A couple weeks ago, Erich and I headed to the University of Rhode Island’s East Farm for its fantastic spring fair. It’s a big day of celebrating plants, organic living, and all things Spring. This year was also one of the few that had beautiful weather (it’s usually as rainy and muddy as the weather we’re seeing this week in New England), so the place was a madhouse. By the time we arrived at 10:30 in the morning, a lot of the plants for sale from the master growers program at the university were well-picked over. I had to supplement my purchases with those from the 3rd party farms and growers that also attend the event. For less than $100, I bought all you see in the wheelie truck here, plus some that we had to carry in flats because the wheelie’s full.
The URI Spring Fair is a great event. The university has an agricultural program, and the master growers program starts seedlings in the greenhouses in February. Come early May (usually Mother’s Day Weekend), they sell everything off for program funding. A good portion of the plants are vegetable seedlings – and they specialize in heirloom varieties and ones specifically grown for our New England gardens.
The amount I’ll save on fresh produce this summer, if all goes well, will be astounding. And – AND – it’s fresh from my own backyard. So I’ll know what chemicals will be in them (um… none). We have a large growing bed style garden, supplemented by some rows this year and my beloved Earth Boxes, which can turn any patio into a garden.
I’ve been meaning to get a picture of the garden that’s planted, but our weather over the past several days has been downright miserable. Soggy and foggy and cold. I’m running out of dry shoes for work, so TGIF tomorrow will be for many reasons. I’m looking forward to going barefoot in the house all weekend!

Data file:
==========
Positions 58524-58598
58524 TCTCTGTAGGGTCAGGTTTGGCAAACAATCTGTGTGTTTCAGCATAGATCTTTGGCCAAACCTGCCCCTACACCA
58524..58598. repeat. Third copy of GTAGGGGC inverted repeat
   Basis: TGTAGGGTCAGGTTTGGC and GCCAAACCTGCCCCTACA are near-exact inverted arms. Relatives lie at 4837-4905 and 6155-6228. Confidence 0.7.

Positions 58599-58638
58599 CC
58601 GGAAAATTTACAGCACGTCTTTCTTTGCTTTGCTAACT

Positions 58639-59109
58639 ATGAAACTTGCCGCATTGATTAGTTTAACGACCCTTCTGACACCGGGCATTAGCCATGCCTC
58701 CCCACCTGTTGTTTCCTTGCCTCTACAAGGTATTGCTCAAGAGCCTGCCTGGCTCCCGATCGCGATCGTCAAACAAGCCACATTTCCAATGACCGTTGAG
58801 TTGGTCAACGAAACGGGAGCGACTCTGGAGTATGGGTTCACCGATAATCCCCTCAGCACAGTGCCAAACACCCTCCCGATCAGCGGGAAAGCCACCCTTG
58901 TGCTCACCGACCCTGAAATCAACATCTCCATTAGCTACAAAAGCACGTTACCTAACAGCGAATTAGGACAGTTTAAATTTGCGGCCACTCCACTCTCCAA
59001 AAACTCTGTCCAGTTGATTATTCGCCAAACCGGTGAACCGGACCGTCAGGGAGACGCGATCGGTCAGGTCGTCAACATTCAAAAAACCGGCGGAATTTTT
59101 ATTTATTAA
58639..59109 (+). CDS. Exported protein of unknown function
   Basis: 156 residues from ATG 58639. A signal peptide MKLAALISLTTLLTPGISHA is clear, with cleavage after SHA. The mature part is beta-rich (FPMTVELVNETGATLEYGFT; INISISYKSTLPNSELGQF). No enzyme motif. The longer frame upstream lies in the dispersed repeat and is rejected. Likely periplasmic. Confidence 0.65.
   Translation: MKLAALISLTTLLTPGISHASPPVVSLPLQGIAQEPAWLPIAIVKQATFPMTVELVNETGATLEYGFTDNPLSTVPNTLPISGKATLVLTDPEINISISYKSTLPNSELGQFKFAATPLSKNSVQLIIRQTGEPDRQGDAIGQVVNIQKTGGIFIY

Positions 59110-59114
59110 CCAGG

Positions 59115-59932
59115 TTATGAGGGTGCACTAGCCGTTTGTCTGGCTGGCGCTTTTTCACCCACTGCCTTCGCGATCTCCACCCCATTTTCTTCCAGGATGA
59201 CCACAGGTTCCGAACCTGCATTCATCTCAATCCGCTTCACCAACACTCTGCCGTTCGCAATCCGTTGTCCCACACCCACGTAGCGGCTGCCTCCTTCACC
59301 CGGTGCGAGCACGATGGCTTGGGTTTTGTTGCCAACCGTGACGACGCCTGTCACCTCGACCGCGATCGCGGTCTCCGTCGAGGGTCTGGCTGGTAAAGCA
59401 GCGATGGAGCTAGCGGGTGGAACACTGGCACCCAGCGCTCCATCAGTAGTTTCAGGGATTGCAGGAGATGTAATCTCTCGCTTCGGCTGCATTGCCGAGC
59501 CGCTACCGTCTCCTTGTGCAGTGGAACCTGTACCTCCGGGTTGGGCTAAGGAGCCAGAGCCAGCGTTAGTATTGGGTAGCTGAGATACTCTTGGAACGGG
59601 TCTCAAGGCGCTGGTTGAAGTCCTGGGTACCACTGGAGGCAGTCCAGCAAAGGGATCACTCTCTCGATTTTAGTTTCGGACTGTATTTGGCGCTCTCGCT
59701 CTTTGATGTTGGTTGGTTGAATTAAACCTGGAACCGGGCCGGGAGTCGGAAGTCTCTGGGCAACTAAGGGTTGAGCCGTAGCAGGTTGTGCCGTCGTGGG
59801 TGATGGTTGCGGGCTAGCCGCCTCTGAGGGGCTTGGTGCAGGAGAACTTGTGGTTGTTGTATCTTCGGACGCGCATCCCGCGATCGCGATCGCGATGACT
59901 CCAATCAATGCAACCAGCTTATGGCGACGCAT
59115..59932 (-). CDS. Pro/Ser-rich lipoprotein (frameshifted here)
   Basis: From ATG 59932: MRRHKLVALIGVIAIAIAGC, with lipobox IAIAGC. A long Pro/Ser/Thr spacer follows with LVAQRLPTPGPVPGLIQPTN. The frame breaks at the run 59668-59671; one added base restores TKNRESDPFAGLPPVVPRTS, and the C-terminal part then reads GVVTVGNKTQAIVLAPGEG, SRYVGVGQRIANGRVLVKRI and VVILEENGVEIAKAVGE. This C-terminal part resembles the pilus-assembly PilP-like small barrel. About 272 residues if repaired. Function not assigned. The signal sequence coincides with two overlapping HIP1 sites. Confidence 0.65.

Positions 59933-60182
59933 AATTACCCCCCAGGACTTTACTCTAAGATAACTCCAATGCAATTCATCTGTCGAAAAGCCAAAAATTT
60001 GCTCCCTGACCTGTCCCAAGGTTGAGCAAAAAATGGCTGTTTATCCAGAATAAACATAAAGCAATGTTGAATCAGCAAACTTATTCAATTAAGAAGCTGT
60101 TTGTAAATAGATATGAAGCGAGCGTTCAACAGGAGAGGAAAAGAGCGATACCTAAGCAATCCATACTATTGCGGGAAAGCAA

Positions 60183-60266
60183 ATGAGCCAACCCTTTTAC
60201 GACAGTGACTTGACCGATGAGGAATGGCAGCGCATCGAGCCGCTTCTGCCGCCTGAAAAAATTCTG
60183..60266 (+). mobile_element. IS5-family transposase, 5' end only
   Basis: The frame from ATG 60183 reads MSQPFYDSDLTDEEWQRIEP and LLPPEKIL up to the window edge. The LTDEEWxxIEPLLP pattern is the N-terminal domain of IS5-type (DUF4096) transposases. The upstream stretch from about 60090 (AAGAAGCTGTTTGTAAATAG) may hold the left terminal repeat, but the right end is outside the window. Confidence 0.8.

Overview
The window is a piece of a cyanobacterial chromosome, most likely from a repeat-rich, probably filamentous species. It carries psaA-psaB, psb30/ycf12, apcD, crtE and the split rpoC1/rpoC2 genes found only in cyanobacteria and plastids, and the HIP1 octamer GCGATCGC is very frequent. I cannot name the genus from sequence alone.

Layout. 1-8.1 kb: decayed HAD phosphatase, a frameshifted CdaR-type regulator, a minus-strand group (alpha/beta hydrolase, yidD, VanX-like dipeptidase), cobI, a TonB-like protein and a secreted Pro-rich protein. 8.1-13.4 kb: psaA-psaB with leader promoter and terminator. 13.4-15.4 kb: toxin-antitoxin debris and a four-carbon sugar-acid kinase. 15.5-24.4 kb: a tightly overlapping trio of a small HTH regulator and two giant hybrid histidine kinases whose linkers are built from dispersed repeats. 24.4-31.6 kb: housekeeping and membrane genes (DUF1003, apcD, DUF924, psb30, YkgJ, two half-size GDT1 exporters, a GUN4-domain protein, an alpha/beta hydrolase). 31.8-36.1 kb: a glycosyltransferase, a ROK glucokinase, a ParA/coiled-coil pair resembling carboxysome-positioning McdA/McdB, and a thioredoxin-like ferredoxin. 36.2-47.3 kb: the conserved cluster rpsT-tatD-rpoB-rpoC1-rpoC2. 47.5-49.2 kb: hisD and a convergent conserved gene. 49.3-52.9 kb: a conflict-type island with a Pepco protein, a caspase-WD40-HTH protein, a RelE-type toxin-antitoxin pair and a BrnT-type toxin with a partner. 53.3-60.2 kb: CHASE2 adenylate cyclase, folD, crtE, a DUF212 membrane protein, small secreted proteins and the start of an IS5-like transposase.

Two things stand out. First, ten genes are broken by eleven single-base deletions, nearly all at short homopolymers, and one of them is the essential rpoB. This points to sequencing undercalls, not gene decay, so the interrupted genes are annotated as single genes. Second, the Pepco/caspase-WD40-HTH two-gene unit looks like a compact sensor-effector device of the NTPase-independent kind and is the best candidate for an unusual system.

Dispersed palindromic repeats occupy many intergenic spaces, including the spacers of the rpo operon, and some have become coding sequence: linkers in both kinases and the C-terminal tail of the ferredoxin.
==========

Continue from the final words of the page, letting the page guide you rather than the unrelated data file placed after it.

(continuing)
For this week’s Thursday Thirteen, here are Thirteen Things I’ve Planted in the Garden This Spring.
1. Tomatoes – Easy to grow, so cost effective if you have good soil and good light. We have ten separate vines this year and a mix of types. Three are complete mysteries – they had no labels on them. I make sauce from scratch every year, which requires a TON of tomatoes. I also love just picking and eating them right from the vine.
2. Peppers – Again, super easy to grow. I grow both bells and hot peppers. This year we’ll be swimming in hots, as a six-pack of seedlings I thought were bells are actually hot peppers (whoops!).
3. Cabbage - Last year I grew only green cabbage, as it was a new crop to me. This year I have both red and green varieties. I’m hoping to learn how to make sauerkraut this summer. We’re also huge corned beef & cabbage fans.
4. Corn – I’ve never grown corn before, although I remember my parents growing it in our backyard garden when I was little. It’s one of my experimental crops this year. You can see the baby corn plants in the second photo – about centered on the page. Funny to think they’ll get taller than me by the end of summer!
5. Butternut Squash – Another new crop for me, but we did large vining plants last year with watermelon, so I’m prepared. We’ve bought an A-Frame to grow them up rather than across the ground. I love squash, especially as the leaves start turning in the autumn, and I can’t wait to play around with cooking with them this year.